Atomistic simulation of defect structure evolution and mechanical properties at long time scales
Author(s)Fan, Yue, Ph. D. Massachusetts Institute of Technology
Massachusetts Institute of Technology. Department of Nuclear Science and Engineering.
Bilge Yildiz and Sidney Yip.
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This thesis is a computational and theoretical investigation of the response of materials' mechanical properties to a wide range of environmental conditions, with a particular focus on the coupled effects of strain rate and temperature. The thesis provides original contributions to the fundamental understanding of how the materials mechanical properties change, as manifested by defect structure evolution, with temperature and strain rate conditions, as well as to the development of methodology used for enabling the investigation of dislocation-defect interactions over a much wider range of time scales than of reach to traditional techniques. This thesis advanced the capabilities of a recently developed activation-relaxation based atomistic method to enhance the accuracy of kinetic predictions, and to enable the investigation of dislocation-defect interactions dynamically at long time scales. We took the Autonomous Basin Climbing (ABC) method as a starting point, and incorporated the ability to sample multiple transition pathways associated with a given state. This new feature addresses the problem of overestimating the system evolution time due to the one-dimensional nature of the original ABC algorithm. The ABC method was further implemented in a dynamic framework, which makes it possible for the first time to directly simulate the dislocation-obstacle interactions at very low strain rates. This approach allows for a new way to connect the atomistic results to models at the meso-scale for simulating the plasticity of metals. We analytically derived how the applied strain rate couples with the thermal activation process, based on the framework of transition state theory informed by the atomistic approach described above. We demonstrated the coupling effect is a common mechanism behind many important phenomena, and provide three examples from the atomic level on the dislocation mobility and dislocation interactions with radiation induced defects. (i) A well-known universal flow stress upturn behavior in metals has been examined. We provide a simple physically based model to predict the flow stress at various strain rates, without invoking any assumed mechanisms or fitting parameters as in the traditional constitutional models. (ii) We implemented this new model in (i) to investigate the dislocation-obstacle interactions. The approach enabled us to map the interaction between an edge dislocation and a self interstitial atom (SIA) cluster in Zr in a two-parameter space consisting of temperature and strain rate. This approach allows the direct atomistic simulation of dislocation-obstacle interactions at experimental time scale, namely at low strain rates, which cannot be reached by traditional atomistic techniques. The dislocation is found to absorb the SIA cluster and climb at low strain rates and high temperatures, while it passes through the SIA cluster at high strain rates and low temperatures. The predicted mechanism map is able to reconcile the seeming controversy between previous experimental and computational findings. (iii) A dislocation-void interaction in bcc Fe at prescribed strain rate is also investigated. We demonstrated that different applied strain rates can affect the interaction mechanism and the defect microstructure, and eventually lead to a negative strain rate sensitivity (nSRS) of yield strength below a critical strain rate. This finding at the unit process level supplements the previous explanations of the nSRS with higher level constitutive relations. Beyond the specific cases analyzed in metals in this thesis, the insights gained on the coupling between strain rate and thermal activation can be used to explain the dependence on strain rate and temperature in other important classes of materials (e.g. colloids, cement) and phenomena (e.g. corrosion, creep).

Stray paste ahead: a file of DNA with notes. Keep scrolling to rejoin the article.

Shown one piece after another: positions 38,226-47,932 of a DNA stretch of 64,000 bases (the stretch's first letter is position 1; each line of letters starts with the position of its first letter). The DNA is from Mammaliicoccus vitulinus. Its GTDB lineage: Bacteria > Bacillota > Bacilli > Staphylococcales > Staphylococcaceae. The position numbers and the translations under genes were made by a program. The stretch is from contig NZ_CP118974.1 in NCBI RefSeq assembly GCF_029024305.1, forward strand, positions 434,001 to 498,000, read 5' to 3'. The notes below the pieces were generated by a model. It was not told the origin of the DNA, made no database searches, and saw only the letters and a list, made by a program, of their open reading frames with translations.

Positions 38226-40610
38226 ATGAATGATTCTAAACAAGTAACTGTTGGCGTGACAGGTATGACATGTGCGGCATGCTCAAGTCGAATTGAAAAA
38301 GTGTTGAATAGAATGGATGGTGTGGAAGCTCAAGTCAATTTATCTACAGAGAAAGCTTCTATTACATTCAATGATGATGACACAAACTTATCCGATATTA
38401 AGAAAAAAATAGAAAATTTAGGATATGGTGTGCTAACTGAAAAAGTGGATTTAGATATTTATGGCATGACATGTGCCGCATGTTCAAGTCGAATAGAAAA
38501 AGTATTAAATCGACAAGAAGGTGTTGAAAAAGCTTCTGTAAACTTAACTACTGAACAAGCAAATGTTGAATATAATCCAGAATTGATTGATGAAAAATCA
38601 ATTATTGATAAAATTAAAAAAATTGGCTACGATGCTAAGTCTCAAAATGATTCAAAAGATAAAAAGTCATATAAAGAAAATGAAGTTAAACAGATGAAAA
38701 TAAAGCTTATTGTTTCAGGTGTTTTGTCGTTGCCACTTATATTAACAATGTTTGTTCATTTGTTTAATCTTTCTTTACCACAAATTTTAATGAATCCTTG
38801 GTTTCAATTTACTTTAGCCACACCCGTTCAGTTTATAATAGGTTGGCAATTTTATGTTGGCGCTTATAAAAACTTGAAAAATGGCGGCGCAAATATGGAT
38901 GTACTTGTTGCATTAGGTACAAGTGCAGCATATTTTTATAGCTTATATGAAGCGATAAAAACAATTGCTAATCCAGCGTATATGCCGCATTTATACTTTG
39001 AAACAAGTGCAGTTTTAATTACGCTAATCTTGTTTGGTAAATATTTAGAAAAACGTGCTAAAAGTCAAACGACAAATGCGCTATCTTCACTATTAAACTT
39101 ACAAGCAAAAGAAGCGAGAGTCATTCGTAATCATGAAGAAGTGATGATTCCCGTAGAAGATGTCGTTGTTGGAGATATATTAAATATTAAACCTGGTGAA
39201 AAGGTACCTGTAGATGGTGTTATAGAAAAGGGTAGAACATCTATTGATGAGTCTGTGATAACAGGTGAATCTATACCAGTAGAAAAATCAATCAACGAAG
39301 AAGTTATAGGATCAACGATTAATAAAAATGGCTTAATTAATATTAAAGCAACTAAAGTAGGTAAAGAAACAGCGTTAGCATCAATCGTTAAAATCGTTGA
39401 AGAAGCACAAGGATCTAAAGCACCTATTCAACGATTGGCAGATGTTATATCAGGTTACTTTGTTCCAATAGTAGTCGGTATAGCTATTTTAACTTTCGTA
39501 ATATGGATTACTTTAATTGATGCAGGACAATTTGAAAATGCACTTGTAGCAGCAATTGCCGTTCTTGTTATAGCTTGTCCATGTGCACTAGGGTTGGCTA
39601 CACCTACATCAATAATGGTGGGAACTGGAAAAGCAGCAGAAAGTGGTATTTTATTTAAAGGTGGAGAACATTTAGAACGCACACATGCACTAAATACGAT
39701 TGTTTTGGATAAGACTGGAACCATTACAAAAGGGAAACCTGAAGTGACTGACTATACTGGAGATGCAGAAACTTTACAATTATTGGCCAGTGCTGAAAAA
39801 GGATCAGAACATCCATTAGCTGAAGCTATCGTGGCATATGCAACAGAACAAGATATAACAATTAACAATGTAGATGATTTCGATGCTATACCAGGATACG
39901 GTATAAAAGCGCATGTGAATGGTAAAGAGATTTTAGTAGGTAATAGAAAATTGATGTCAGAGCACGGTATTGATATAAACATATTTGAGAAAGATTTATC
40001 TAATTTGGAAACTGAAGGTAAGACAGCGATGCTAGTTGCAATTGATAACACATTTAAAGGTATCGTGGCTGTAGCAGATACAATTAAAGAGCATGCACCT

Thesis (Ph. D.)--Massachusetts Institute of Technology, Department of Nuclear Science and Engineering, 2013.Cataloged from PDF version of thesis.Includes bibliographical references (pages 127-146).
DepartmentMassachusetts Institute of Technology. Department of Nuclear Science and Engineering.
Massachusetts Institute of Technology
Nuclear Science and Engineering.